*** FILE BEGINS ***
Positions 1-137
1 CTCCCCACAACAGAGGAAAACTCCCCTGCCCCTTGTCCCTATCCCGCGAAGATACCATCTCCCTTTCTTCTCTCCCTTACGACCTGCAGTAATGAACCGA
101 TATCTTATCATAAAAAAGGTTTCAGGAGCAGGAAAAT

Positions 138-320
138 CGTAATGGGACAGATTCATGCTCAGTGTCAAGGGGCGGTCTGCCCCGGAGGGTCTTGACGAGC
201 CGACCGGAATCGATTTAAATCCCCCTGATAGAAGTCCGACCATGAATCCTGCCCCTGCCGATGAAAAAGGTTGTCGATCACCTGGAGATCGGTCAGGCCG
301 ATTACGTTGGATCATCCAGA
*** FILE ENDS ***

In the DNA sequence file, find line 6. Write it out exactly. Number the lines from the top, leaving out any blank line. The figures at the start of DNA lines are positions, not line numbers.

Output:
201 CGACCGGAATCGATTTAAATCCCCCTGATAGAAGTCCGACCATGAATCCTGCCCCTGCCGATGAAAAAGGTTGTCGATCACCTGGAGATCGGTCAGGCCG